Take the example of Mrs. Klein, who appeared at St. Vincent’s with a large abdominal mass that had been growing for three years. Dr. Pearson recounts her difficult, but successful, attempt to enlist faculty volunteers to biopsy the mass, interpret the slides, and eventually obtain coverage for Mrs. Klein in Galveston’s indigent care program, allowing her to undergo surgery. Although this entire process required eight months, it was doubly successful because the mass turned out to be benign. Meanwhile, the author describes her experience with the “luxury medicine” that took place nearby, a month long rotation with Doctor Houston whose internal medicine practice featured cosmetic Botox injections, laser hair removal, and “electrode” treatment for diabetic foot pain. This contrast between uninsured and luxury medicine highlights the irony of “no apparent distress.”
Another major theme of the book is uncertainty and error as experienced by a physician-in-training. Like many physicians, Dr. Pearson vividly remembers her first significant medical error. When evaluating a St. Vincent’s patient, she forgot to report abnormal urinalysis findings to her preceptor. This, in turn, led to an incorrect diagnosis. Several months later the patient was found to be suffering from terminal kidney cancer. The author agonizes over her personal responsibility for the delay in his diagnosis (as I think most conscientious students and physicians would), even though it’s difficult to see how a single urinalysis result would have made a difference to the outcome.
Dr. Pearson relates a number of other instances of hesitation, error, awkwardness, and confusion as she progresses through medical school. As I noted earlier, these are all standard student responses, as are the array of hostile, difficult, engaging, and grateful patients. What makes No Apparent Distress stand out is the author’s ability to bring her feelings and these characters to life. She also has a distinctive voice, an attractive mixture of naiveté, passion, sharpness, and common sense that hooks the reader and makes him keep turning pages. Finally, this memoir is unusual in its focus on efforts to care for the uninsured patient as an integral part of medical education.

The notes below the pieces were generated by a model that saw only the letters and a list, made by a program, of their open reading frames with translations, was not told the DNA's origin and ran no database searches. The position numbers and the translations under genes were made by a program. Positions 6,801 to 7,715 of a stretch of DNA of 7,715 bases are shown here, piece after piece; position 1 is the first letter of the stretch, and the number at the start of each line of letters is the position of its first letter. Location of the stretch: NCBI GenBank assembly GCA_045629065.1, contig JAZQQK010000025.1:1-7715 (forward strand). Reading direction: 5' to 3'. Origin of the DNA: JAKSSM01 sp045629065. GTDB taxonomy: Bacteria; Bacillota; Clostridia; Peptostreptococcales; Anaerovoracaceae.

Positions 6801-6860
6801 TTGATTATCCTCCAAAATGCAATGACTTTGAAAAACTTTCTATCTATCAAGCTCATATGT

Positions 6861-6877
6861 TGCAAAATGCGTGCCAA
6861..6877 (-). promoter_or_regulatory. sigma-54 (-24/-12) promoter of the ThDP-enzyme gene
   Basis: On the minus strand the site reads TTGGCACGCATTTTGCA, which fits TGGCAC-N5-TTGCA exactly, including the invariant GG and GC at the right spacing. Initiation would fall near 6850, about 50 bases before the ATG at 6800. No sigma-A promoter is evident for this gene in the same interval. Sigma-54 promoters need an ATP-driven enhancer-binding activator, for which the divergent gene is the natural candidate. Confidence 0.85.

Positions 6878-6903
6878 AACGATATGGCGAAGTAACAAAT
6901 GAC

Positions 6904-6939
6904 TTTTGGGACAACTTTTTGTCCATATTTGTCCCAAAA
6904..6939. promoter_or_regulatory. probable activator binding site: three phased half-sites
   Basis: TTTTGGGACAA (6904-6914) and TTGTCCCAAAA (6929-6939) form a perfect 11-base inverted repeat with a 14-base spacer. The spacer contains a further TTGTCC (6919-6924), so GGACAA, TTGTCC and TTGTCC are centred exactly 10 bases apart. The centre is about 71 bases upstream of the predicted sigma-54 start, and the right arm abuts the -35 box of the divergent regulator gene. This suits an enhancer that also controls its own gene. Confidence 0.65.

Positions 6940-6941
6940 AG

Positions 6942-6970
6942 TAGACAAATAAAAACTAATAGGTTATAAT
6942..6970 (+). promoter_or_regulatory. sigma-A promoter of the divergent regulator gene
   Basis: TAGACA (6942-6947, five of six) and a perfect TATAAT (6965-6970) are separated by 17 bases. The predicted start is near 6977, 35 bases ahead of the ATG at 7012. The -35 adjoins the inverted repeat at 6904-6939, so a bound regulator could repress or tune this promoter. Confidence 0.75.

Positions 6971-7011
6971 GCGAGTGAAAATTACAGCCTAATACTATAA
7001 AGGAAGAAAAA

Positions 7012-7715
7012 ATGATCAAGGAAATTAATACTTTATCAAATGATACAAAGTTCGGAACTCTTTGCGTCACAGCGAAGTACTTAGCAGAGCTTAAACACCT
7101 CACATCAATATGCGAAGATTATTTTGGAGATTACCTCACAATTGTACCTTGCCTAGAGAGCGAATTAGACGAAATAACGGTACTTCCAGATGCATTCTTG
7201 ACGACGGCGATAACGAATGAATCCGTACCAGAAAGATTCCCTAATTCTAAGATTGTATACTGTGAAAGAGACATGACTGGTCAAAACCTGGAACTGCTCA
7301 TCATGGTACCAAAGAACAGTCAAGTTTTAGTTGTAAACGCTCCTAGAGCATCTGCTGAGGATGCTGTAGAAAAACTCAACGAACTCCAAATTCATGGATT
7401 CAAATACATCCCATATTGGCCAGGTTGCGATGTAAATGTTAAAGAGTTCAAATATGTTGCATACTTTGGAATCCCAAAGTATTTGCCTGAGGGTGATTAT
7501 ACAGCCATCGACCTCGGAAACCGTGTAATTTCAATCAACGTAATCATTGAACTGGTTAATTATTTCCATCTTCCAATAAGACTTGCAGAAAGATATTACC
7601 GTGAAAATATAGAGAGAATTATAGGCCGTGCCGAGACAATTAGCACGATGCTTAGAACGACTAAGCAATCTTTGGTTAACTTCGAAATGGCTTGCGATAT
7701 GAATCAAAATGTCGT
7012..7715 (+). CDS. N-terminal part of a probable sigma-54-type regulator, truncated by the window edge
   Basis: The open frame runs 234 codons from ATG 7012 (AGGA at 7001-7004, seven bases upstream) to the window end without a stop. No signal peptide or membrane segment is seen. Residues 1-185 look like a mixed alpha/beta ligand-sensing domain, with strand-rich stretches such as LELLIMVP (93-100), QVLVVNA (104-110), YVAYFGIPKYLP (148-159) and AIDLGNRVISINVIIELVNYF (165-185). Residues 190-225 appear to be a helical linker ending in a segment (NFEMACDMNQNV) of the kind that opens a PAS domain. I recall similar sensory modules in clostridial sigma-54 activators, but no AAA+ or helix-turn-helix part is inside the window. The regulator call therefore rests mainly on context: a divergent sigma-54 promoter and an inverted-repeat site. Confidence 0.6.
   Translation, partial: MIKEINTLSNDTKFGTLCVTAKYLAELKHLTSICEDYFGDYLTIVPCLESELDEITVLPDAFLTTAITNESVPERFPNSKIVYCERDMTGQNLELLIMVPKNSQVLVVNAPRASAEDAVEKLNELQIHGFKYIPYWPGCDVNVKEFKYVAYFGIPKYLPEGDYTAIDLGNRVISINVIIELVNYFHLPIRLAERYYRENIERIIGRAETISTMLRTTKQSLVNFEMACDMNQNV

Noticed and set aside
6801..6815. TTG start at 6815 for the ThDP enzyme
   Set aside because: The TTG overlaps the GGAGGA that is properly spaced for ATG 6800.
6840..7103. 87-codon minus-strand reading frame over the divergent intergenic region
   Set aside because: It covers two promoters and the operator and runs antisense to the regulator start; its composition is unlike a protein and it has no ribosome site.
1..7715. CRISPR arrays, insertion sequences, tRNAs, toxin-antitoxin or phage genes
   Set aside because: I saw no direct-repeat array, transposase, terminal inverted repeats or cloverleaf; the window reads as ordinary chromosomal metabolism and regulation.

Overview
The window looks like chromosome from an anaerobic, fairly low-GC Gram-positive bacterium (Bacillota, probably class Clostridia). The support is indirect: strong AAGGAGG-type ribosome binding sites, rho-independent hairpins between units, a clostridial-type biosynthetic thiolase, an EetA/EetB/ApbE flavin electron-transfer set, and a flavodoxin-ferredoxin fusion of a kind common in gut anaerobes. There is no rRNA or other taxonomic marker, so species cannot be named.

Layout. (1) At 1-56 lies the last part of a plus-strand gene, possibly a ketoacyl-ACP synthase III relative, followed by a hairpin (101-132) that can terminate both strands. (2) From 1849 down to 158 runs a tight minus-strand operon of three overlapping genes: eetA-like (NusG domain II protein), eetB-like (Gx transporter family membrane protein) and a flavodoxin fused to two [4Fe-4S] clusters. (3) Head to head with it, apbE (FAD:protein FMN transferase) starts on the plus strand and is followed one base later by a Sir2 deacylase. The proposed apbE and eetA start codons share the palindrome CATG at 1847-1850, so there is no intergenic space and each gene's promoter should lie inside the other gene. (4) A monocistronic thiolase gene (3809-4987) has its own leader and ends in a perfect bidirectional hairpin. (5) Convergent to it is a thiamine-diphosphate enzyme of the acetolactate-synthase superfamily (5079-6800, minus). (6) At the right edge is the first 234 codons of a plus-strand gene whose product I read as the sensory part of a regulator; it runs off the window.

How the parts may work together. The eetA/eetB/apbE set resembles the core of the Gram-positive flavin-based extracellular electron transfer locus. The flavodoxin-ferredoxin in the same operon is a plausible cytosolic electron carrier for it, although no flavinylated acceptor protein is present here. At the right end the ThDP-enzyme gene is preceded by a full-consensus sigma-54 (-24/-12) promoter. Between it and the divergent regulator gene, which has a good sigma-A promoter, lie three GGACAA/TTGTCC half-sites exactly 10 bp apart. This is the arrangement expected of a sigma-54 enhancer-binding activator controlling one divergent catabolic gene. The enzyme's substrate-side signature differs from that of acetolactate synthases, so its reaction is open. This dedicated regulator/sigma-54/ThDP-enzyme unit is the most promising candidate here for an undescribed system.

No Apparent Distress carries the subtitle, “A Doctor’s Coming-of-Age on the Front Lines of American Medicine.” This is unfortunate because it evokes the hackneyed war metaphor that the author strongly condemns as contributing to the inhumanity of contemporary American health care. Fighting, battles, front lines—we need less of this violence and more of the caring that Dr. Pearson actually prescribes. So forget the subtitle, but read the book, which is a notable contribution to the medical bildungsroman.